Greedy Goblin

Friday, September 4, 2015

The Imperium suffered total defeat in Providence

I've been watching the Providence campaign of the Imperium, expecting it to get traction after a slow start, but hey, it's already over! The propagandists of the Evil wrote how they "managed to kill a simple majority of those ihubs" and then go down in detail which alliance killed what. Why did they target IHUBs? - one wonders. The answer is simple, it's hard to track it, so their failure won't be obvious.

Unfortunately for the little bees, it's not that hard to track it. As they wrote "Blowing up the ihub significantly lowers ADM and resets sov index to 0". Too bad that Sov index has an own map layer on Dotlan. Update: Dotlan Sov index reports seems to be bugged. But the in-game map works:
The arrows mean non-Provi border systems. I've found 40 low index and 45 high index systems (yes, that's one system more, probably included one neighboring region system). Still, it's just 46-48% winrate (depending on which group contains the neighboring system).

You can also check the ADM and see it for yourself. I put a black circle around systems with 0-2 ADM and grey around 2.1-4 ADM:
I see 11 black (13%) and 26 grey (31%) systems with low and medium ADM. The rest (47 systems, 56%) have high ADM.

Let's compare it to Pure Blind which is completely safe and used by Section 8 and those useless NPC living nobodies have absolutely no effect (besides forcing CO2 and TNT home admittedly even by evil propagandists):
15 black, 35 grey and 22 high ADM capturable systems: 21% low, 49% medium, 30% high. Ouch.

The killboard data is not yet in, but I doubt if it adds anything to the picture. The Imperium failed to capture most systems in "lolprovi". They only targeted one out of the 3 structures per systems (Provi has stations in 77/84 systems) and failed to take half of it. It's clear that the "mighty" Imperium is unable to fight a Sov war under the Aegis system, due to half of their alliances are unable to operate alone, the other half can fly only a few fleets as 250 F1 monkeys with 1 FC is still just one fleet, working on one node. You can't split it, since the half without the FC won't be able to make decisions.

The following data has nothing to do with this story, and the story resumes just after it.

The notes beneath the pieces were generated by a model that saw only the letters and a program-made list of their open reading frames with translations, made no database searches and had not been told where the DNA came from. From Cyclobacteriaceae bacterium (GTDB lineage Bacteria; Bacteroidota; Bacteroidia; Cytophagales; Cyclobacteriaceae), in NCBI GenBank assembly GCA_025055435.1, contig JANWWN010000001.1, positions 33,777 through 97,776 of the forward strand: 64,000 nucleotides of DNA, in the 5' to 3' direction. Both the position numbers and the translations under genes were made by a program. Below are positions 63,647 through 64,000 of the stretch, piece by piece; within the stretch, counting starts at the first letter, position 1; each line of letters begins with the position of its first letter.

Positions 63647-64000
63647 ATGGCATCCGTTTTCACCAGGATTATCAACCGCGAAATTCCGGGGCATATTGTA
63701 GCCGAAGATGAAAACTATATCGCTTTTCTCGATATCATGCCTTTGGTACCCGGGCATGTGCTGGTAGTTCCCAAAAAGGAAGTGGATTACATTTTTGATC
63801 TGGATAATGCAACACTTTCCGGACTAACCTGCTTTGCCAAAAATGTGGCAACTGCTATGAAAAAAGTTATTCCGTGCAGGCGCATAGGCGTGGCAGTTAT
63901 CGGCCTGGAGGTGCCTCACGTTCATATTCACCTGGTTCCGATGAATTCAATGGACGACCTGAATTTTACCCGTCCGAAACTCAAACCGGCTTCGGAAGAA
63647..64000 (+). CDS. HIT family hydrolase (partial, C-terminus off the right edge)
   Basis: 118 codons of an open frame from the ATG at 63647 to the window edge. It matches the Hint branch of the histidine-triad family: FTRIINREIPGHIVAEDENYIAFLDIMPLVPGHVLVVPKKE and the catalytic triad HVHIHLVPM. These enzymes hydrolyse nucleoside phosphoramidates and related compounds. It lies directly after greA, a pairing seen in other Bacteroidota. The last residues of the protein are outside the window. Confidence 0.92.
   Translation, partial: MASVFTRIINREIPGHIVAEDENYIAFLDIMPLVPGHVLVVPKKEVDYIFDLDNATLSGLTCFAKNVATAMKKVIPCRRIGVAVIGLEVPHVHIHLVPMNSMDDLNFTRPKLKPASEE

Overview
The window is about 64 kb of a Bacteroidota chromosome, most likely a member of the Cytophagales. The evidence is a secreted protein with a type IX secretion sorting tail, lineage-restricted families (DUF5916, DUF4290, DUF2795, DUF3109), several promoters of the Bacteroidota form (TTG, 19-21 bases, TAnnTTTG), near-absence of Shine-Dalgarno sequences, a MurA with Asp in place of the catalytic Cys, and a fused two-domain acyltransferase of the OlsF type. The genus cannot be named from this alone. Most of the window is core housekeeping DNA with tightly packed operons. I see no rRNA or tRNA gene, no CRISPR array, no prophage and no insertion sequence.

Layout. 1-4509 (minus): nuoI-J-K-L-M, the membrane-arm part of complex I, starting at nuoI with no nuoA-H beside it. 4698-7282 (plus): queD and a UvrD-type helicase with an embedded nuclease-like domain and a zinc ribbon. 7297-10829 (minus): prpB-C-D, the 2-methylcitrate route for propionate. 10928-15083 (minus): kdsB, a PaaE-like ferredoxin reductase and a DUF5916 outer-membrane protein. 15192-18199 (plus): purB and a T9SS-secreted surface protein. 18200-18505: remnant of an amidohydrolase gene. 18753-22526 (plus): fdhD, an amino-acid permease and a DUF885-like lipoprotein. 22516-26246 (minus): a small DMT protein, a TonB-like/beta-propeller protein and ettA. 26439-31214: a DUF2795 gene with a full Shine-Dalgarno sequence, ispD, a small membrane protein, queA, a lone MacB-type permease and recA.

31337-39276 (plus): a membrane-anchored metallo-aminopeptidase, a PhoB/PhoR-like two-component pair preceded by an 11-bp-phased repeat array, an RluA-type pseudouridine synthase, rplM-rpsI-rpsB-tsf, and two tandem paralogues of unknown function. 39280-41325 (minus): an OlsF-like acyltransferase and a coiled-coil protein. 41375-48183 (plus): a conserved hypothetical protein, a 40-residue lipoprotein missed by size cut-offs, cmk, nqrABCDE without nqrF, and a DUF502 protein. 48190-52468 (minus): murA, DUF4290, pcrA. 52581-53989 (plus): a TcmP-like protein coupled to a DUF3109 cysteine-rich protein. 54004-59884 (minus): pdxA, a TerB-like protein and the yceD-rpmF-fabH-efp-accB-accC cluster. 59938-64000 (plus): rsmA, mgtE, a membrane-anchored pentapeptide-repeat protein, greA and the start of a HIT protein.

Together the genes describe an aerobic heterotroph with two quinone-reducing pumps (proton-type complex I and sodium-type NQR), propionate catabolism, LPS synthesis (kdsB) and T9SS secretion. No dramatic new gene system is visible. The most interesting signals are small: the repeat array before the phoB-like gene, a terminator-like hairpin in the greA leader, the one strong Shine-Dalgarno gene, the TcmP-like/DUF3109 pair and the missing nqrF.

PS: despite defeated, the minions of Evil clearly caused some mess in Providence and deserve retribution. I'm sure Provi alliances could afford a modest donation to the Mordus Angels SRP. Their 75% ISK ratio means that every billion donated is turned into 3 billion dead minions of Evil!
I'd like to add three battle reports. The first is a usual "capital battle" between BASTN and MoA.
The second is more interesting. Exactly as the Goon propaganda says, MoA was out in interceptors hunting AFK Ishtars, when one of the Ishtars were bait, the other ratters from other anoms warped to it and killed 3 interceptors. As the saying goes, sometimes you get the AFK Ishtar, other times the AFK Ishtar gets you. If you want to experience AFK Ishtar hunts, jump on Mordus Public channel and ask for a recruiter.
The third one is the proof that MoA is being hellcamped into their staging station and any try to undock ends up in lost ships.